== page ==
Q1: Thank you very much. (37:42)
MA: Thank you. I think we have another question. (37:47)
Questioner #2: Good morning. I’m Luna Shamsuddoha from Bangladesh, in the technology sector. I have a question for one of you. How should the region tackle cyber-security? And, Ambassador Verma, you spoke about digital connectivity. And, how should we spur confidence in ICT services? (38:12)
MA: Great. Maybe we could start with Ambassador Bernicat. (38:16)
AB: Thank you, Luna. That’s a really good question. And, in fact, I was talking with a journalist yesterday. Something that hasn’t come up at all during this conference is the issue of security itself, and do open borders make countries more vulnerable to security threats, and I would say, in this day and age, the ability to keep out anything in our – from our countries – is not based on physical security so much as cyber-security. We’ve seen even terrorists have learned to outsource their activities, and they’re doing it through the Internet. So, one, no, open borders don’t create more insecurity. I think if you have good money laundering laws and good regulatory regimes, then we, sovereign nations, working together can stop all forms of transnational crime, but the most challenging in this day and age is cyber-security, and I know in Bangladesh – I’m not sure if this is true elsewhere in the region – but in Bangladesh, when people talk about cyber-security, they’re often talking about how to prevent things from getting onto the web, and every cyber-security expert I’ve talked to in the United States says that is a Sisyphean task. We will never be able to prevent things from being on the Internet, as much as we don’t like Internet bullying, as much as we – you know, cybercrime is challenging. Keeping people off the web will create major – and I would argue, unacceptable – challenges to freedom of speech and freedom of commerce. We are becoming increasingly dependent on e-commerce.
But what cyber-security really means is – and Luna, I know this is what you were getting at – is how to infuse better cyber-security, be it in our own workforce – I can tell you, as US State Department employees, before we can gain access to our computers every day, we have to click on a little button that reminds us that we do not have privacy, that our employer has the ability to look at any- and everything, every keystroke that we make on our system, but more importantly, once a year, if we do not refresh our training on cyber-security, good practices that help protect our systems from intrusions, then we’re locked out of our Internet access. The idea is that the State Department realized that we need to understand that you don’t download executable files, that you don’t – that you don’t open attachments from people you don’t know, to look for signs of cyber-intrusion, and I think it is incumbent upon every country in the world – and certainly those here in the region – to find a way to develop and instill a culture of cyber-security that comes down to every individual, and if you don’t work for a corporation, you don’t work for an institution or an organization, what are we teaching our children about what sites they’re accessing and clicking on, because they’re vulnerable to a whole different kind of – or series of – threats. (41:41)
MA: Ambassador Teplitz? (41:42)
AT: And you mentioned issues of freedom of expression, too, and I think this is the fine line and the balance to be looking for, is how to enable the good parts of the Internet and the ability for citizens to communicate, access services, and obtain information, and importantly, for the media to be able to present information and to engage in dialogue. And looking very carefully at the regulatory efforts that are applied to the Internet or online services or digital services, to evaluate for unintended consequences – I think that’s the hard part, right? – trying to prevent what you’re not really sure might occur, but then, that’s a really important challenge to making – I think – the Internet secure and being able to deliver those services that you’re talking about, is really being very thoughtful in efforts to regulate that environment as well as then how to apply and where to apply those security measures, so, another important piece. (42:46)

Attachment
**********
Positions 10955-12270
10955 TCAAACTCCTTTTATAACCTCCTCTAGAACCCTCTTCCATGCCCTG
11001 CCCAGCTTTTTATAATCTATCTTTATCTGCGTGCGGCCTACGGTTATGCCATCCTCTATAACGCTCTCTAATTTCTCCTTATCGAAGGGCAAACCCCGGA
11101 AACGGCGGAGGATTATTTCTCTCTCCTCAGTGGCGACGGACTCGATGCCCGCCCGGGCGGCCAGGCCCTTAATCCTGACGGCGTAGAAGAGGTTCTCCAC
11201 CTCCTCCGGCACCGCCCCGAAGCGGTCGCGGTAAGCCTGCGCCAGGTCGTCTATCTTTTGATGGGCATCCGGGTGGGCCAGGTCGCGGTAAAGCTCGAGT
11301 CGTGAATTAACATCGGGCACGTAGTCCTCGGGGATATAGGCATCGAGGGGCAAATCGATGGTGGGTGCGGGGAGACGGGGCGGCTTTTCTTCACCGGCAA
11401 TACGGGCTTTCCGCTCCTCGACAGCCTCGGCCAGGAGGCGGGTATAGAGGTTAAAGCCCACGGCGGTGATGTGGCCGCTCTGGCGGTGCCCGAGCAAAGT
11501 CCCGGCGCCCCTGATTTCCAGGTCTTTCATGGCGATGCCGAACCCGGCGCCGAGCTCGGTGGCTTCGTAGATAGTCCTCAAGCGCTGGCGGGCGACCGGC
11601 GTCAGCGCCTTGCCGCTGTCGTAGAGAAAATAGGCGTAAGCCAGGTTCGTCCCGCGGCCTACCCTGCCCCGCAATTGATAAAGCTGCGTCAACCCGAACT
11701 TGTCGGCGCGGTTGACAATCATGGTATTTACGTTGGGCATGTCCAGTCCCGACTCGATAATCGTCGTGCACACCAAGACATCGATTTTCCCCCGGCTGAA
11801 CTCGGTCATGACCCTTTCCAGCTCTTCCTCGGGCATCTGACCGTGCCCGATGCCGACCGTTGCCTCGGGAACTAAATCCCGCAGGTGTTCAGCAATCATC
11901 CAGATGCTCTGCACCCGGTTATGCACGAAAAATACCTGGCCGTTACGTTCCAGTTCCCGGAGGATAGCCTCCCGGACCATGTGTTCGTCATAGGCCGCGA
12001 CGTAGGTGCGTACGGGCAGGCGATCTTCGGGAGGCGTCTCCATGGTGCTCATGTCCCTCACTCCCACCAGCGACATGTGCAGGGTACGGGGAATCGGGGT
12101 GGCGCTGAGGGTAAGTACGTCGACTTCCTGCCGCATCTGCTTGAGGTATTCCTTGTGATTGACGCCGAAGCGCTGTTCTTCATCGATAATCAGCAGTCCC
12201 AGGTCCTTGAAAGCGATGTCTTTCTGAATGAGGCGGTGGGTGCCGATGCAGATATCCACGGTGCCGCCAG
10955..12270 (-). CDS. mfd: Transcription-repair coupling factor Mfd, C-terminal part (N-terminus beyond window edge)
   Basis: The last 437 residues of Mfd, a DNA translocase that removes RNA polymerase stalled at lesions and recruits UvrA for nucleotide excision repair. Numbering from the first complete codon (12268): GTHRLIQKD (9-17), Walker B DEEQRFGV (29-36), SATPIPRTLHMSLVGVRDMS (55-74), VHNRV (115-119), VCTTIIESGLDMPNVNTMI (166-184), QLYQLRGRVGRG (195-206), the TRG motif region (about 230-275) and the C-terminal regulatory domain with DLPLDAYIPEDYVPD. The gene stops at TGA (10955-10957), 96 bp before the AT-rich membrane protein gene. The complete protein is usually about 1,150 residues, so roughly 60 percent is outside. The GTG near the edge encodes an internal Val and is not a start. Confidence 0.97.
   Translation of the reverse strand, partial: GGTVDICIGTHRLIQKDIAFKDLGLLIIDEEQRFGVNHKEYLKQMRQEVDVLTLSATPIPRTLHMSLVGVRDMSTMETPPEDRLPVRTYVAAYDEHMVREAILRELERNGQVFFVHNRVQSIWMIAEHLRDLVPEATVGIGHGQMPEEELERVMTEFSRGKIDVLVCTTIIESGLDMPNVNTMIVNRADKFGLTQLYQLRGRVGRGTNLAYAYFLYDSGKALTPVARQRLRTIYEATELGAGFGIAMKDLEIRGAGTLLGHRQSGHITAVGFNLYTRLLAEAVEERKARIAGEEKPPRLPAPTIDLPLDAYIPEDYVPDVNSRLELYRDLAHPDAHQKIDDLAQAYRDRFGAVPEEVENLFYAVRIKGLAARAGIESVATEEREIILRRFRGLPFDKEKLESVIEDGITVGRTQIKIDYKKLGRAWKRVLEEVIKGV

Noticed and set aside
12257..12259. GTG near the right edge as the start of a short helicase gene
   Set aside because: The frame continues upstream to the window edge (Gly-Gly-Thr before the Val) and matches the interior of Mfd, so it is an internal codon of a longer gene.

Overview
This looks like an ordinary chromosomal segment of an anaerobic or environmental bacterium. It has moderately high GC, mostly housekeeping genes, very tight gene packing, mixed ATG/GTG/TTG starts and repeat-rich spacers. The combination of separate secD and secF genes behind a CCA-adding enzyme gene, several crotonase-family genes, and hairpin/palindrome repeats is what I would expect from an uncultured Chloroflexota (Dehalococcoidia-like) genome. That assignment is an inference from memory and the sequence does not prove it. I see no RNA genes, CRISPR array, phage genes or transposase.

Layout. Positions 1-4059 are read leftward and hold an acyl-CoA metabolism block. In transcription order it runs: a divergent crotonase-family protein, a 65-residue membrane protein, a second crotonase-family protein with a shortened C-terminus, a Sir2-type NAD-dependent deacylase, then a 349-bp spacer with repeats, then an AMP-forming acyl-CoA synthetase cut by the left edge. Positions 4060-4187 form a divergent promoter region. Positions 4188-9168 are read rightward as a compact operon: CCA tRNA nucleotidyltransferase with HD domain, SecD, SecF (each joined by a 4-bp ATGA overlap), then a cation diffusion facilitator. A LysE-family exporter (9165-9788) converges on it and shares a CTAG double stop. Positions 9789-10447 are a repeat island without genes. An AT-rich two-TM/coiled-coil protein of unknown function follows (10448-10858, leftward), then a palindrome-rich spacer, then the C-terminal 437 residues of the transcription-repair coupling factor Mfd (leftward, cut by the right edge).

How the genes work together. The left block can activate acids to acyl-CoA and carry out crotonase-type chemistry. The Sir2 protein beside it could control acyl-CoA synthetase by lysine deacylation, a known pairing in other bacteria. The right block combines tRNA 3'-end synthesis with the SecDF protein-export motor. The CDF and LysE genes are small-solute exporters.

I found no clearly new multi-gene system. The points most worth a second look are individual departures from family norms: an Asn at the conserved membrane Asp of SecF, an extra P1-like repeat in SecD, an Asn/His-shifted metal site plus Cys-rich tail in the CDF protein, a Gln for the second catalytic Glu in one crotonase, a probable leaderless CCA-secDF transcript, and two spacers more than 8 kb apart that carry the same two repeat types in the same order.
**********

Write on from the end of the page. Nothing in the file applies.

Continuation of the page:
AV: Yeah. I would just say cyber-security cooperation between the US and India is one of these areas that has really taken off and, in fact, we signed a very far-reaching cyber-security agreement between the US and India. One of the really important hallmarks of it was standing up for certain “rules of the road,” international norms on what’s acceptable in the cyber domain. The threats that we’re facing in the cyber domain come from individuals who are maybe trying to steal our information for their personal gain, they’re coming from criminal networks that are exploiting people, they are coming from states that are looking to steal corporate secrets, or steal other states’ secrets, and so we really have to have adequate defenses on that, but also ensure that people are using what is supposed to be a free and open Internet platform for peaceful and good purposes, and when they’re not, we need to ensure we have the measures in place to protect against it.
So, it’s exactly the right question to raise when we’re talking about regional – and I would say, frankly, across Asia, we need a common vision of what’s appropriate in the cyber domain. It’s a huge issue and I think, again, you’re right to raise it because it’s really hard to have true connectivity in the digital area, which I talked about yesterday, without adequate cyber-security as well. (44:30)
MA: Absolutely. (44:30)
Q2: Thank you very much. (44:31)
MA: And those gains, obviously, can always be called into question when there are infringements on privacy and freedom and everything else. I’m going to ask Ambassador Bernicat and Ambassador Verma if they have any policy switch they would like to flip while we’re waiting for the next question? (44:50)